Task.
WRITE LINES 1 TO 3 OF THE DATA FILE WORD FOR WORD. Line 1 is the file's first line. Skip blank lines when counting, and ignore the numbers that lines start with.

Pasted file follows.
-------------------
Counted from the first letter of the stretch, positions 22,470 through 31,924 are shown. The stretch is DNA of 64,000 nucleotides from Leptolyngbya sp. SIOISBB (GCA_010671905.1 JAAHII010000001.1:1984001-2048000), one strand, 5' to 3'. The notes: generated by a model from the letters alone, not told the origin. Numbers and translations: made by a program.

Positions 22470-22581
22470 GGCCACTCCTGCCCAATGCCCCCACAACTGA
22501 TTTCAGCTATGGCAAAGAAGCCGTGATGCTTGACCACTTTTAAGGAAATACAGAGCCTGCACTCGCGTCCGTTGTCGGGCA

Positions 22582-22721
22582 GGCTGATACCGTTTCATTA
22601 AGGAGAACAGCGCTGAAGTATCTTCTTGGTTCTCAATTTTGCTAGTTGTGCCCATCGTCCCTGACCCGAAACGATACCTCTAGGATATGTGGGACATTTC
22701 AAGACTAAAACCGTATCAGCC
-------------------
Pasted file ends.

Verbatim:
Counted from the first letter of the stretch, positions 22,470 through 31,924 are shown. The stretch is DNA of 64,000 nucleotides from Leptolyngbya sp. SIOISBB (GCA_010671905.1 JAAHII010000001.1:1984001-2048000), one strand, 5' to 3'. The notes: generated by a model from the letters alone, not told the origin. Numbers and translations: made by a program.

Positions 22470-22581
22470 GGCCACTCCTGCCCAATGCCCCCACAACTGA